The Adobe Firefly (Beta) results with the prompt “a girl’s face, covered with beautiful flowers”, using the previous AI model. Image source: created with Adobe Firefly for CineD

Why don’t we take the same text prompt and try it out in the latest Firefly version? I must mention here if you don’t specify whether you want AI to generate “photo” or “art” in the parameters, the artificial brain will automatically choose what seems most logical. That’s why the first results with my old prompt were illustrations:

Same prompt, different results. Image source: created with Adobe Firefly Image 2 for CineD

Looks nice and creative, right? However, not what we were trying for. So, let’s try again. Here is a raster with four pictures Adobe Firefly Image 2 came up with after I changed the content type to “photo”:

Image source: created with Adobe Firefly Image 2 for CineD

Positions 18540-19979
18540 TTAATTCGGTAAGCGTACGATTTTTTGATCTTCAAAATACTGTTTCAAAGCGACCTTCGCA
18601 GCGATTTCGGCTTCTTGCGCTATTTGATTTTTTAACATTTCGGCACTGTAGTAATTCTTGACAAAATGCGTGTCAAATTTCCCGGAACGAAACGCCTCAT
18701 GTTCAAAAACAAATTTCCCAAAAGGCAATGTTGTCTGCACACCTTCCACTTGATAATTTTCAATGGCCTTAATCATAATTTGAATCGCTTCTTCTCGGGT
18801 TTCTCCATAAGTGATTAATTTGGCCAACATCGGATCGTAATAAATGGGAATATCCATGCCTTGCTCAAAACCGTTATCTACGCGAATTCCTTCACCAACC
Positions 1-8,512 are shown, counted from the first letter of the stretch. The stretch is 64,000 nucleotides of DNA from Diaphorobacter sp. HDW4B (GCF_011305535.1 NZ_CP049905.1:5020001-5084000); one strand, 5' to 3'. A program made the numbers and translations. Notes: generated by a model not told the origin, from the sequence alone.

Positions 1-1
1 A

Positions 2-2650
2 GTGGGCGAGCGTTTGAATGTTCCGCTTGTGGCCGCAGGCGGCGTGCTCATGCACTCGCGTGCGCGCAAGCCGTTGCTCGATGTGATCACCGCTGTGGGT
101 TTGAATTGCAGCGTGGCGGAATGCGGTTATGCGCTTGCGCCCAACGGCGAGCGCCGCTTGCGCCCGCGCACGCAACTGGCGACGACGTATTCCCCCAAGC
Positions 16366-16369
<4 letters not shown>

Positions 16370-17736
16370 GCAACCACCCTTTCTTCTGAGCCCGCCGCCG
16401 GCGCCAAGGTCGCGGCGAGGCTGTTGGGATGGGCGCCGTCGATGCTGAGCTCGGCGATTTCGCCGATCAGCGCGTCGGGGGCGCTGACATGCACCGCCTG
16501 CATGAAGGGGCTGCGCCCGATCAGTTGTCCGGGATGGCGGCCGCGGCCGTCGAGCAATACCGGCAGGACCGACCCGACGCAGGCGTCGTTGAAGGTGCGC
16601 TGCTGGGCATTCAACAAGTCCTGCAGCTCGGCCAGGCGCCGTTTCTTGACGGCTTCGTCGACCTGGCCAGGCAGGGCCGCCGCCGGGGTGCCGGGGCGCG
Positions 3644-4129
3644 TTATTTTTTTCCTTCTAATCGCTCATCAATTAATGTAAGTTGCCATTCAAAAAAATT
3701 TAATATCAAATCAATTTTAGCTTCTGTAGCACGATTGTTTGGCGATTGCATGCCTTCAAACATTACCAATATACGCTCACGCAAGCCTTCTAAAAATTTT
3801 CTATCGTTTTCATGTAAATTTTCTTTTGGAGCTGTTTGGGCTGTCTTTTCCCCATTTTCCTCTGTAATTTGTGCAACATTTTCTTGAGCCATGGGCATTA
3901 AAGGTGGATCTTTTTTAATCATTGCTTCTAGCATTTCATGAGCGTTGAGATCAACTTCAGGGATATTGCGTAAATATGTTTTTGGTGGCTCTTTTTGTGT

Wow, that’s definitely an improvement! The announcement from developers stated that the new Firefly model “supports better photographic quality with high-frequency details like skin pores and foliage.” These portrait results definitely prove them right.

The flip side of the coin

However, perfection is a myth. While the previous model couldn’t make a picture look like a photo, this one doesn’t seem to have “an imagination”. If you compare the results above, you will see that Adobe Firefly Image 2 put little to no flowers directly on the faces. Apparently, it would feel too unreal. Yet, it was the main idea behind the image I had visualized, so the old neural network was more to the point.